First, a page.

You’re sitting across from a person you’re trying to persuade in some way. Maybe it’s a job interview, and you’re trying to convince him to hire you. Maybe you’re in sales and you’re trying to convince him to buy your product. Maybe you’re negotiating to buy something and you’re trying to convince him to bend a little on the price. As make your case, the person across from you folds his arms in front of his body and leans back in his chair. He also crosses his legs and angles his body slightly away from you. These are not good signs. Whatever it is you’re trying to convince him to do, he’s not buying it.
The body language this hypothetical man is exhibiting is what we call ‘closed.’ It means that both literally and figuratively, the person is closing himself off to consideration of your ideas; he’s resistant. This behavior is an unconscious manifestation of the person’s desire to avoid discomfort. There’s either something about what he’s hearing or something about you that he doesn’t like, so he tries to protect himself from the unpleasant stimuli.
The biggest problem most of us face when somebody responds to us with closed body language is that we tend to respond in kind. There are two reasons for this. First, we all have a tendency to unconsciously mirror the body language of the people we are speaking with. Second, we tend to view people with closed body language as being cold, hostile, or judgemental, so we have a natural tendency to try to protect ourselves from the unpleasant feelings that person is causing us.
As you might guess, closing ourselves off is the worst thing we could do when we encounter signs of resistance, because it only further alienates the person we’re trying to open up. The better response is to examine our own body language to make sure it is open and friendly.
What does open body language look like? Let’s start with the feet and work our way up. If a person is open to you, his feet are pointing in your direction. They aren’t tucked under the chair, but rather are on the floor in a comfortable position. If his legs are crossed, they are crossed in a comfortable, relaxed fashion. They are not crossed in a tense way, and in particularly they are not tucked underneath the body. Ideally, they are not crossed at all.
If a person is open to you, his torso is facing you directly, not angled away from you. Likewise his shoulders are squared toward you. His arms rest comfortably, usually with the palms open toward you. His face is also oriented toward you. His eyes are open relatively wide and focused on you. His eyebrows comfortably arched, and his expression is either neutral or a smile. From time to time he will nod or raise his eyebrows in response to what you say, signaling that he is listening and that he approves. His body tends to lean toward you rather than away.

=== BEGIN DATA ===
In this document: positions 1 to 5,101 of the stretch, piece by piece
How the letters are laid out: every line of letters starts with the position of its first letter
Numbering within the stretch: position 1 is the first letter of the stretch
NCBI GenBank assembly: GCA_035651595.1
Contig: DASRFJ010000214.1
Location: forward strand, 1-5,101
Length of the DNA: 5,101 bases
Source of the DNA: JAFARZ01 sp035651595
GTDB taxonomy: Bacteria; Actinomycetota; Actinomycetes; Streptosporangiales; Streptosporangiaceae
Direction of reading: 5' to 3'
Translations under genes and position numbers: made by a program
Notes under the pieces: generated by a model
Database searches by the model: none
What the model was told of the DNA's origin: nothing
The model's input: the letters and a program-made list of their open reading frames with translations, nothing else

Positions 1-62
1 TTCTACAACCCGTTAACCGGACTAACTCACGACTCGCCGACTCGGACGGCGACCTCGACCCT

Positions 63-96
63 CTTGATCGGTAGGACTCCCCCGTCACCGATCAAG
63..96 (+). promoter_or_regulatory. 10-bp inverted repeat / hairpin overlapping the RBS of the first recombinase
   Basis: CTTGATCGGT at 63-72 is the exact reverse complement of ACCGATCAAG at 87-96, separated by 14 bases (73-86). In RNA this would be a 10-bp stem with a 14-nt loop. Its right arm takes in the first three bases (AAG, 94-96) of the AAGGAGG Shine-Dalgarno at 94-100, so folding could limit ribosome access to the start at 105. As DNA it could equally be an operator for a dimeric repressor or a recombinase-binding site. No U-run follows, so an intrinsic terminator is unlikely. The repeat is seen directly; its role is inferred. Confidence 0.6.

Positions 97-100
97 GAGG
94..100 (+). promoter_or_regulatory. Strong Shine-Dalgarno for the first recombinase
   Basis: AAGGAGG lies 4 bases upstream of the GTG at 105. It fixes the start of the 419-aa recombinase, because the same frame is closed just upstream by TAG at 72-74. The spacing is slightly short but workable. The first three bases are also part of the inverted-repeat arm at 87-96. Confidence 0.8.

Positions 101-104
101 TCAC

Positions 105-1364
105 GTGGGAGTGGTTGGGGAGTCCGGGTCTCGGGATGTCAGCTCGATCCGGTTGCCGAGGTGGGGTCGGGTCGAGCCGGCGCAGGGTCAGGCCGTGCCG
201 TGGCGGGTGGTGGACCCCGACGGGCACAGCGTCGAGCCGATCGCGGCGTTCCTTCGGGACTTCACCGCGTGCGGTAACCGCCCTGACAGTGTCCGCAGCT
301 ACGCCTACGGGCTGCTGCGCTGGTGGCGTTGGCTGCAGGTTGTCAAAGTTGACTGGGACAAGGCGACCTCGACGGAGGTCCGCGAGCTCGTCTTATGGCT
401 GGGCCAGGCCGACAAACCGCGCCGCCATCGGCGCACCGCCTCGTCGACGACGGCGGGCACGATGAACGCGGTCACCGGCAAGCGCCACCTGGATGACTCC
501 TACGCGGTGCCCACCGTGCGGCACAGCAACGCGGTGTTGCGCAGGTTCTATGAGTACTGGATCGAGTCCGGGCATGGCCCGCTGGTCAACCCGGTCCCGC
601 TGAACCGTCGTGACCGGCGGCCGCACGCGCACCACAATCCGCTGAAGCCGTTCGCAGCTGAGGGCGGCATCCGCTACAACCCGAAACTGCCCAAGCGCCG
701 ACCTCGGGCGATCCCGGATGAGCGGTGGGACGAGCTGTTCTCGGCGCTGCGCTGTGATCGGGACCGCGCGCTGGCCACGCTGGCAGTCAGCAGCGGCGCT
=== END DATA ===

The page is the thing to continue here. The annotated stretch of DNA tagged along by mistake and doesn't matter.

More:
All of these behaviors have a powerful effect on your mood and attitude, even when you’re not consciously aware of them. When a person’s body language is open, you tend to both like and trust that individual more. My recommendation is to practice open body language in front of a mirror. Get a strong mental image of what it looks like to be open, and more important, pay attention to how your body feels when you are open. Note what parts of your body feel tension and what parts don’t. Then, whenever you start to speak with someone, remind yourself that you want to remain ‘open’ to them, and try to relive the experiences you saw and felt while practicing.
It is important to remember that ‘closed’ body language is not necessarily a response to your own non-verbal cues. It is entirely possible that the person is showing resistance to what you are saying, and not how you are saying it. But in all cases, the first step to take when encountering non-verbal signs of resistance is to check your own body language. At the very least, you can avoid unknowingly compounding whatever communication problems you may be having. At best, opening up your own body language may help the other person like you enough and be comfortable enough with you that he’s willing to discuss his objections.